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Tuesday, March 17, 2009
Updated: June 15, 1:35 PM ET
Gold On The Horizon

Check out ESPN Surfing's exclusive gallery of the PacSun USA Surf Team.

The surf star of Team USA, Kolohe Andino.   Launch gallery »

Rabbit Bartholomew is stepping down as ASP president and a replacement has yet to be named. Change is in the wind in Coolangatta (where the ASP is headquartered). The Quiksilver ISA World Junior Championship is two weeks away from storming Ecuador's shore. And add to that, O'Neill is in Tasmania about to kick off the first leg of its six-stop Cold Water Classic series (which is tied directly into big points on the World Qualifying Series). Then you have all of the Grom Searches, Grom Fests, King of the Groms, NSSAs, ESAs and Lord only knows what else.

What do you suppose would happen if everybody came together for the common good of the sport, funneling all this energy in one direction? What would the dream scenario be?

Conner Coffin, America's nuclear threat.

For some, like ISA president Fernando Aguerre, surfing in the Olympics is the crème de la crème. "Presently diverse stakeholders around the world are friendly to the possibility of surfing's inclusion in the Summer Games," he recently explained in a piece online (read Fernando's entire take here). "This is in part because surfing has a well functioning and structured IOC-Recognized International Federation (the ISA) and National Federations, but most importantly it has to do with the realization that without 'pruning the Olympic Games tree' by adding relevant new sports, and excluding no longer relevant sports, the tree itself will become less relevant and vital."

Surfing in the Olympics is great, and I'm all for it ... I guess. In a couple weeks America's young surfers ship off to Ecuador to represent the Stars and Stripes and should enjoy our undivided support. But what about the professional side of things? Major League Baseball has Little League, there's the Little League World Series and every aspiring Derek Jeter or Hideo Nomo is funneled through that same system — whether growing up in Jersey or Japan. That's not the case in surfing, where there are more than a dozen different avenues leading to the same eventual goal. I'm not enough of a pro surfing wonk to know what the solution is, other than adhering to the mantra that's been around since the inception of the Dream Tour: "Put the world's best surfers in the world's best waves" — which sounds pretty spot-on.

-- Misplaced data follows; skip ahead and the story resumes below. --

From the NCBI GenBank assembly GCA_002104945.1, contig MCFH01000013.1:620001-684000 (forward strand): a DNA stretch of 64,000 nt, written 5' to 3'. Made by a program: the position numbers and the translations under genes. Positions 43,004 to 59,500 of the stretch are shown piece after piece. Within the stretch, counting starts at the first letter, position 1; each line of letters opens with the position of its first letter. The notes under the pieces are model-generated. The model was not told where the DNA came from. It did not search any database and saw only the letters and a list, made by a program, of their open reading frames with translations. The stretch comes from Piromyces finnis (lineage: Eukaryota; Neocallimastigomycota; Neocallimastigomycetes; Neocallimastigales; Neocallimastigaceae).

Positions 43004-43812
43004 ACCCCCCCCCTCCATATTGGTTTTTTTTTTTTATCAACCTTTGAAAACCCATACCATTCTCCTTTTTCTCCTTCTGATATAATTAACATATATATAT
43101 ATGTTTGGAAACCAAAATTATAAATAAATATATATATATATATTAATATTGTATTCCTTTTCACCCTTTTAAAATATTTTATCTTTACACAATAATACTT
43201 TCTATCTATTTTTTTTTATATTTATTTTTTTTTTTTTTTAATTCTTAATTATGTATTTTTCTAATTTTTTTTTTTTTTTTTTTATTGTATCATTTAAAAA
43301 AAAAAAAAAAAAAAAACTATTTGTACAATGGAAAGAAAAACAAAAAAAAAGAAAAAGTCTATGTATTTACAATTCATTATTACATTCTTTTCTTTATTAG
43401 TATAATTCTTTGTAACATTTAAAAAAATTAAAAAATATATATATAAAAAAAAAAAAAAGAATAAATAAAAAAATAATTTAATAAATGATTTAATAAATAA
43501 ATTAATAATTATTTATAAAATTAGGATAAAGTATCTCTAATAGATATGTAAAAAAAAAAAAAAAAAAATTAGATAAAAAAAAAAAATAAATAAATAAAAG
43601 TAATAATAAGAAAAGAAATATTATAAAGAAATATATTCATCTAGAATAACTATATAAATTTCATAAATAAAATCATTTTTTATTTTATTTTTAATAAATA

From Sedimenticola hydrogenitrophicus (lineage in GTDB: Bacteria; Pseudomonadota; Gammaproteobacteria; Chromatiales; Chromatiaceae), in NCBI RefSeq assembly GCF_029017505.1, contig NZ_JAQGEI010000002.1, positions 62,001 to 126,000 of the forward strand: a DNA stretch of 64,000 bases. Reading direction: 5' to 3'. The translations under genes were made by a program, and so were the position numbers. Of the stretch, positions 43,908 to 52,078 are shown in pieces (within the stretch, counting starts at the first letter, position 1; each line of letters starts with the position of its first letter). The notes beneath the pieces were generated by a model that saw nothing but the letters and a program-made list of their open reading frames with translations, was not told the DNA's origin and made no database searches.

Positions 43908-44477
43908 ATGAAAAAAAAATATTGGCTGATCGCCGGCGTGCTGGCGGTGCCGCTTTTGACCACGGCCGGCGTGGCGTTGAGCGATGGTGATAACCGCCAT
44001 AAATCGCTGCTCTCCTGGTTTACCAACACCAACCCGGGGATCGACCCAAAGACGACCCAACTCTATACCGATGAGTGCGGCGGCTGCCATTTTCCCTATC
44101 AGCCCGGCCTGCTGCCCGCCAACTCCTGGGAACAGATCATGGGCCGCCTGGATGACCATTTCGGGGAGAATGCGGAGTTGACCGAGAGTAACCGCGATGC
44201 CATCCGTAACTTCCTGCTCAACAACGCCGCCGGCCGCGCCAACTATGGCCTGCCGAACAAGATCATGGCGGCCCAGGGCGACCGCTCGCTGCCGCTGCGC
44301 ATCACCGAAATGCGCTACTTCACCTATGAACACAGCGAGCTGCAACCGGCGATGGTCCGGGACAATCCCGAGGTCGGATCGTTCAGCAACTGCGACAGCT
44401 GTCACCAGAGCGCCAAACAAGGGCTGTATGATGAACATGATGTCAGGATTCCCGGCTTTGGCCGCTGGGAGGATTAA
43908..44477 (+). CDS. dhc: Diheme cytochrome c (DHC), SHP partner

Representing the East Coast, Evan Geiselman, who teams with Kolohe and Conner to make up the big three for America's very dangerous under-16 squad.

I only bring all of this up because, as I mentioned, the USA Surf Team is bound for Ecuador, and for the first time in a long time, it is going as a serious contender. Over the past few years I've watched the USA Surf Team and Surfing America evolve, and it's impressive to see the hard work of Surfing America's president, Mike Gerard, and head coach, Joey Buran, paying off. Last year America's team won the copper medal (yes, copper, a giant penny), but this time, anchored by an absolutely stacked under-16 squad — comprised of Kolohe Andino, Evan Geiselman, Conner Coffin and Ian Crane — there's very little preventing the USA Surf Team from usurping the ever-dominant Aussie contingent.

At tryouts in Huntington earlier in the year, USC football head coach Pete Carroll made a surprise visit. "You can feel Joey [Buran]'s passion for this sport and for all of you — in the way he talks and the way he acts," Carroll explained on the beach. "It's been awesome hearing his whole strategy — being aggressive and attacking, turning a 7 into an 8. That's what the great ones do, and all you guys are definitely aspiring to be great."

I guess for now, until the adults sort things out and take our sport in whatever direction they see fit, all the up-and-coming dreamers will just have to keep "aspiring to be great." After all, it's worked so far.

Check out ESPN Surfing's exclusive gallery of the PacSun USA Surf Team.